She started noting down every single thing she did, every feeling she had, every thought, hoping this might help her in some way. It wasn’t easy at first, especially since she had her mind pinned on the idea that she was bad at writing, that she wasn’t able to put a single word on page. But in time things got better, she got used to it and as it turned out, writing helped her a lot. Writing things down was like her own Memento, she says laughing. It helped her remember, better understand herself, track her ideas and later, it allowed her to express and describe her own creations.
It was through writing that she discovered the creative process was so important to her. She also learned to detach herself from the end result and other people’s opinions.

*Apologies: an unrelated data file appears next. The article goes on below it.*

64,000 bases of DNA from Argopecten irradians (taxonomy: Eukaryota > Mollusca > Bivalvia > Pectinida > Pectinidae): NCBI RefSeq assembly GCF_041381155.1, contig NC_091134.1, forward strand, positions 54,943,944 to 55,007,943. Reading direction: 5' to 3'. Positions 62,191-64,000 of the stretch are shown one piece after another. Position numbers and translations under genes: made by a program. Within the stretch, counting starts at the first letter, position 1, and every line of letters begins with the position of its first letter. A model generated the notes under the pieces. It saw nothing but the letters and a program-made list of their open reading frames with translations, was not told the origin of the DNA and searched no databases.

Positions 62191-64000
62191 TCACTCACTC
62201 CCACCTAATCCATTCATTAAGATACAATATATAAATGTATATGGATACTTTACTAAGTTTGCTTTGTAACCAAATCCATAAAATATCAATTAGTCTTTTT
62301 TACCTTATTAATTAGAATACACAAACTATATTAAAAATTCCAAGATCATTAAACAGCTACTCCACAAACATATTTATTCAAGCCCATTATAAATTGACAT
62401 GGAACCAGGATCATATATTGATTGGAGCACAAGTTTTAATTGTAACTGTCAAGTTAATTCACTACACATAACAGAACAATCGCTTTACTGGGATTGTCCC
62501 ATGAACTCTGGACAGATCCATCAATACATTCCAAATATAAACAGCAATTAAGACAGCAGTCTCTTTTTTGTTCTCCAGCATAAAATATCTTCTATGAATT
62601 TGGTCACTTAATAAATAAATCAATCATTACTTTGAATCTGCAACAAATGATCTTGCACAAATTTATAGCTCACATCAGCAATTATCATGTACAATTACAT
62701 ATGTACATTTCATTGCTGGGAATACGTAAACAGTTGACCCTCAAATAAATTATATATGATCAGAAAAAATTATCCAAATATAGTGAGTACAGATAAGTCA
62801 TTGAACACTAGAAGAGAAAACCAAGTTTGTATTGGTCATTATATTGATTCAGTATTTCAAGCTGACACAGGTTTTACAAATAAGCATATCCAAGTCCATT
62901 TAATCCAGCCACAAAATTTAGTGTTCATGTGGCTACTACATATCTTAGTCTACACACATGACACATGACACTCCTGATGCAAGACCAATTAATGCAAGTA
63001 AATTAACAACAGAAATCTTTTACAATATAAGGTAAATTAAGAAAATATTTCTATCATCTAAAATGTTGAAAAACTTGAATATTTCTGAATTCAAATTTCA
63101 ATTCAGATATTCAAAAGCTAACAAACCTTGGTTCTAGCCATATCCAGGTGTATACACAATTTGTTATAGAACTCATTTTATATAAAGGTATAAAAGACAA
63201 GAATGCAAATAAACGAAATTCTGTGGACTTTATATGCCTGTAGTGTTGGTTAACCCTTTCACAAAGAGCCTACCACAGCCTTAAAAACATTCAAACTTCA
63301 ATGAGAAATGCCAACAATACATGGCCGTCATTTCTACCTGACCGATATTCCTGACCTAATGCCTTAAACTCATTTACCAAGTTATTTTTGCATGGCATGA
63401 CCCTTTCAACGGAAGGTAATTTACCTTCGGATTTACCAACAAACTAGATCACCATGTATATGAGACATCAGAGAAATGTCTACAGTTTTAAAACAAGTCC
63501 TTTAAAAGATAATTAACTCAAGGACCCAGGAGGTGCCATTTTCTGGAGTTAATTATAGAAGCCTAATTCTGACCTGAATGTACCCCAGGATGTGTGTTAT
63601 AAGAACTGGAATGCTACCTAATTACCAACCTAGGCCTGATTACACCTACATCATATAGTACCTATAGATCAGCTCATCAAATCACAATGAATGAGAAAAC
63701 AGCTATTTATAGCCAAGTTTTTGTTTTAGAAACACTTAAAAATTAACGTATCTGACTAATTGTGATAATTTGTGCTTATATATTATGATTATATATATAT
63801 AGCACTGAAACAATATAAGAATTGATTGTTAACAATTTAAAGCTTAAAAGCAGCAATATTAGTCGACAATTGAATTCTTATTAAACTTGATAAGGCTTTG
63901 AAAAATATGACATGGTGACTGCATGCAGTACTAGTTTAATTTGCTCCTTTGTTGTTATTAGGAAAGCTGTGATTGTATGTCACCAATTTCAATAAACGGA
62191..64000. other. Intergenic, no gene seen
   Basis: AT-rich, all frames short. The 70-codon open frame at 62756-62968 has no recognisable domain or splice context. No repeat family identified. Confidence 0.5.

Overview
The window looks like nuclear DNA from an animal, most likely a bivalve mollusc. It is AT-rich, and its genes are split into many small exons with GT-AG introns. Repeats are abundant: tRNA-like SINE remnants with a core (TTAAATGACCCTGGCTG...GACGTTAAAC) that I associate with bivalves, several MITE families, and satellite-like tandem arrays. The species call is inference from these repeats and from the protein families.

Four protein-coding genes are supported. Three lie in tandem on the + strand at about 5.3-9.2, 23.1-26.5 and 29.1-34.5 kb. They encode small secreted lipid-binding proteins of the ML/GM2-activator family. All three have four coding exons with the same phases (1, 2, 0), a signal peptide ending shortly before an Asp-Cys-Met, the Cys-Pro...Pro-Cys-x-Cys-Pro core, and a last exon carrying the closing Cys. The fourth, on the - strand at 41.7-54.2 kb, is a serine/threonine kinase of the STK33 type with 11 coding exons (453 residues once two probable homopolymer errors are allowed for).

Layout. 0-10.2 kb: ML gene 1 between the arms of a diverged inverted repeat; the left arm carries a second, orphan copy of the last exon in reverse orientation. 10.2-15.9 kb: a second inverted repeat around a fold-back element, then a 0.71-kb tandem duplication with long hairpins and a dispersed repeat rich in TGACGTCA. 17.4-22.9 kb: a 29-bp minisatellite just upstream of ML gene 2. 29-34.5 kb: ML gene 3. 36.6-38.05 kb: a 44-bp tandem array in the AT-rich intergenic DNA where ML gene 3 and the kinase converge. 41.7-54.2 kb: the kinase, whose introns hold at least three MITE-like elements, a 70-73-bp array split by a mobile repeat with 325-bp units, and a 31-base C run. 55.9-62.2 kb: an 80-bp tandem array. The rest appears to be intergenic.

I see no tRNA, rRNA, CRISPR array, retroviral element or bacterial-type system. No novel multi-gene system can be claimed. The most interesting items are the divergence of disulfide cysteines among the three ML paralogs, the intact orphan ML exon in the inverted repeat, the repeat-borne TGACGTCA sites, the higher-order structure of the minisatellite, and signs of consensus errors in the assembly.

“I realised it was only me who needed this process and it’s not mandatory for others to see it the same way as i did. I’m not searching for empathy anymore because doing so I tend to take things personally and the critics or feedback I receive sometimes has nothing to do with what I meant to say anyway.”
Talking about her work approach, Alexandra doesn’t think she would have done fashion without architecture. When she begins work on a project, she thinks about things in terms of architecture rather than in terms of tailoring.
To create her harness patterns, she initially made an architecture scale model: first came the sketch, then she made a 2D drawing on a cardboard then put it on a mannequin.
The concept is very important to her and the only way she can work is by having thought of one.